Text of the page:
Monday, July 29, 2013

Marriage From God's View: Part 13: Song of Songs, Chapter 8

"If only I could treat you
   like my brother,
one who nursed
   at my mother's breasts,
I would find you in public
   and kiss you,
and no one would scorn me.
I would lead you,
   I would take you,
to the house of my mother
   who taught me.
I would give you spiced wine
   to drink
from my pomegranate juice.
His left hand is
   under my head,
and his right hand embraces
   me.
Young women of Jerusalem,
   I charge you:
do not stir up or awaken love
until the appropriate time."

In biblical days, women were not to show affection in public with any man who was not their father or brother.  Here she seems to be wishing she could demonstrate her love for him in public; thus, the reference to wishing she could treat him as her brother.  At the end of these lines, she again admonishes young women of Jerusalem not to awaken love before its time.  She knows the strong hold love can have on the young, and she advises it is not prudent  to admit or show love until they are ready for marriage.

"Who is this coming up
   from the wilderness
leaning on the one she loves?"

These are the local women who are again watching her.  They see her coming back with Solomon, the one she loves.  He is strong, and she is leaning on him.

"I awakened you under
   the apricot tree.
There your mother conceived
   you;
there she conceived and gave you birth.
Set me as a seal on your heart,
as a seal on your arm.
For love is as strong as death;
ardent love is as unrelenting
   as Sheol.
Love's flames are fiery flames---
the fiercest of all.
Mighty waters cannot extinguish
   love;
rivers cannot sweep it away.
If a man were to give all
   his wealth for love,
it would be utterly scorned."

Here are some of the strongest words describing the strength of love in the entire Song.  She implores Solomon to set her as a seal on his heart and his arm.  The King's seal was specific to him and she wants to be as bound to him as that seal would be to whatever he placed it on.  She goes on to describe love as strong as death; and ardent love is unrelenting....inescapable.  The flames of love are fiery.....the fiercest flames of all.  Not even water can drown love, nor can rivers destroy it.  Nothing is stronger than love. 

"Our sister is young;
she has no breasts.
What will we do for our sister
on the day she is spoken for?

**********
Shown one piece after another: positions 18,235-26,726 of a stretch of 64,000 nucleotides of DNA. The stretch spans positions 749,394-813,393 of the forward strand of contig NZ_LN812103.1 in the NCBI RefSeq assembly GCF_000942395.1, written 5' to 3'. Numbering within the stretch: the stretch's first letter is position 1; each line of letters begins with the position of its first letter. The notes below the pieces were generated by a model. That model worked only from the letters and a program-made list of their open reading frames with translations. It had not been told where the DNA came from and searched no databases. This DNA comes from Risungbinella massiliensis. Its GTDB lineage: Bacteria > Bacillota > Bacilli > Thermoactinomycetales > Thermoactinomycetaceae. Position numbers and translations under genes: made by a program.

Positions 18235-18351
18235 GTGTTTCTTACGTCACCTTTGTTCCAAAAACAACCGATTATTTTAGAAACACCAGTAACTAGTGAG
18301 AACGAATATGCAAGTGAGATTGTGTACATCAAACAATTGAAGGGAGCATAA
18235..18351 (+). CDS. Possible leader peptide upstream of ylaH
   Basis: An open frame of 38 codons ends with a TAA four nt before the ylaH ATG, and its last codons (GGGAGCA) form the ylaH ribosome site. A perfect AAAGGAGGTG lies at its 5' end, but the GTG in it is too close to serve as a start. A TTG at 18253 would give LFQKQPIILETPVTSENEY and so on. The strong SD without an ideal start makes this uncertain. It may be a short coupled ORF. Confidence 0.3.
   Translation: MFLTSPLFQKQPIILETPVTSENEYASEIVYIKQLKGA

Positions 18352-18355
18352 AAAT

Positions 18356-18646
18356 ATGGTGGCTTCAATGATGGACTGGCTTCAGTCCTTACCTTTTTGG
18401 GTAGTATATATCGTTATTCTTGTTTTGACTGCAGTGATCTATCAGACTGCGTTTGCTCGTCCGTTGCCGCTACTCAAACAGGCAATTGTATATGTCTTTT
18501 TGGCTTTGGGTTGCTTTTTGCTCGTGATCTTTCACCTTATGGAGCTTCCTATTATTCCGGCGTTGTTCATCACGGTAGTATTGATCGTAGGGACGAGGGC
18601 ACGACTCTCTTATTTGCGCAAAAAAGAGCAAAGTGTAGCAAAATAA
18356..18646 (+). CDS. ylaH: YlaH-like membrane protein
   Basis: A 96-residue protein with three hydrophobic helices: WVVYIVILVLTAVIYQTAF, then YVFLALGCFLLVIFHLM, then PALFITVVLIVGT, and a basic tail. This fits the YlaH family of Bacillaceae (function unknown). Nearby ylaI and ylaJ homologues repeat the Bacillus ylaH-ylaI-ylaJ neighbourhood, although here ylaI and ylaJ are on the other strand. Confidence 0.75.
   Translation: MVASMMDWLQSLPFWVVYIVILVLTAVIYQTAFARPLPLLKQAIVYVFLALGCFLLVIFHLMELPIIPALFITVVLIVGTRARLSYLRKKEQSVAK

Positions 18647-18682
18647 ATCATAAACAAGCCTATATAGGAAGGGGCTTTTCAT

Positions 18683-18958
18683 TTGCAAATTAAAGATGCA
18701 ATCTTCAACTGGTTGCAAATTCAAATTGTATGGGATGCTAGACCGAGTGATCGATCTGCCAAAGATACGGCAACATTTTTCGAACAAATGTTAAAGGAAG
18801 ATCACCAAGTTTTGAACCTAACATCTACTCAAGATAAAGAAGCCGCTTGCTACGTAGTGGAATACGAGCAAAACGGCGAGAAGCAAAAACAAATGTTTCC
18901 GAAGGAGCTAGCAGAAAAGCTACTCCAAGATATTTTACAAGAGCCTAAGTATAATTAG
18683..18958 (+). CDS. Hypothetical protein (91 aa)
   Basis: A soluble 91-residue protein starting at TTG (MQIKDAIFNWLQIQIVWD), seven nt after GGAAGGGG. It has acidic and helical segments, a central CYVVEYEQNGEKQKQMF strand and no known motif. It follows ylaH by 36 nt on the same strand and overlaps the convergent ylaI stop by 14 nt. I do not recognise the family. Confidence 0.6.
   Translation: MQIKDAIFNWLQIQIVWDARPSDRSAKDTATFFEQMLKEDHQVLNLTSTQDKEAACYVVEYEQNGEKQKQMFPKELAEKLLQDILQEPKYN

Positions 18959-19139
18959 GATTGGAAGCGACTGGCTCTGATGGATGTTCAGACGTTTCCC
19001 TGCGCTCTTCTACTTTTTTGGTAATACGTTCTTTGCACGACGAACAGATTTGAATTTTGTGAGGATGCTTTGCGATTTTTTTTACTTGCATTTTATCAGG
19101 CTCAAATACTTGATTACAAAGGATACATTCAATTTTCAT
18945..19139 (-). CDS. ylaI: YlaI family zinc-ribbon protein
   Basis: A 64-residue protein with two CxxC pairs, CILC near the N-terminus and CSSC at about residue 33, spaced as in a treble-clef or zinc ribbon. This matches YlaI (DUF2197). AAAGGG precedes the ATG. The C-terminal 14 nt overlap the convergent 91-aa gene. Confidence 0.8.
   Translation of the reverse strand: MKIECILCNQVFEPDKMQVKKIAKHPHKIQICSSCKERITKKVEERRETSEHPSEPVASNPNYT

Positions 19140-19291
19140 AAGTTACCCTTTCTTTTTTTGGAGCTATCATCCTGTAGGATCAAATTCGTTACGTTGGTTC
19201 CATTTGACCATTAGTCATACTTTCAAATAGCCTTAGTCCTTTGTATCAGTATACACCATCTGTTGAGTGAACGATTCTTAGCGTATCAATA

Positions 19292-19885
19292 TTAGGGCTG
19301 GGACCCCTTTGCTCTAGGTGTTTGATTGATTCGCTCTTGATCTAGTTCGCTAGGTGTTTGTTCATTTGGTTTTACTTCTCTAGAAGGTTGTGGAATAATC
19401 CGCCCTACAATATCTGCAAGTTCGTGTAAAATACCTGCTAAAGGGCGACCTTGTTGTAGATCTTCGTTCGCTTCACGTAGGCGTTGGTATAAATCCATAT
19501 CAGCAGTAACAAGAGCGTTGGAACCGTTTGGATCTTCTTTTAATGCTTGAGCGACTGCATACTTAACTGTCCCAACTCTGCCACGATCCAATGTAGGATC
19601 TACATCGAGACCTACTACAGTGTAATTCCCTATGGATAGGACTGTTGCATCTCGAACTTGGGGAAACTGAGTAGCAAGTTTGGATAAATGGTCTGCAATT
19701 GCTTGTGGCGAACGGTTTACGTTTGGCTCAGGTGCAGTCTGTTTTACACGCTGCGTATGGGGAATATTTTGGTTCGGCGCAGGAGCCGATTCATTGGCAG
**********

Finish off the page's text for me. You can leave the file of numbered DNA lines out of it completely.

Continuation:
If she is a wall,
we will build a silver parapet on it.
If she is a door,
we will enclose it
   with cedar planks."

These speakers above are ambiguous, but it seems to be speaking of a young girl before she is married.  They are hoping she will remain pure (as a wall or a door) until she is given in marriage.

"I am a wall
and my breasts like towers.
So in his eyes I have become
like one who finds peace.
Solomon owned a vineyard
   in Baal-hamon.
He leased the vineyard
   to tenants.
Each was to bring for his fruit
1,000 pieces of silver.
I have my own vineyard.
the 1,000 are for you, Solomon,
but 200 for those who guard
   its fruits."

This stanza references Solomon's harem (a "vineyard" in Baal-hamon) with the eunuchs in charge of it.  The Shulamite's vineyard is her own physical body reserved for her love alone.

"You who dwell
   in the gardens---
companions are listening
   for your voice---
let me hear you!"

Solomon is calling upon her to speak to him so his friends can hear.

"Hurry to me, my love,
and be like a gazelle
or a young stag
on the mountains of spices."

The book ends with the bride calling to her husband to hurry to her "like a gazelle" or a "young stag". 

As I have said before, much has been written about The Song of Songs being representative of Christ and His church.  I accept that, but I also see it as God's model to us of marriage.  He uses intimate details to describe the bride, and I don't believe that is merely for the benefit of describing the Church's intimate relationship with Christ. 

Next series:  Faith, Hope, Love
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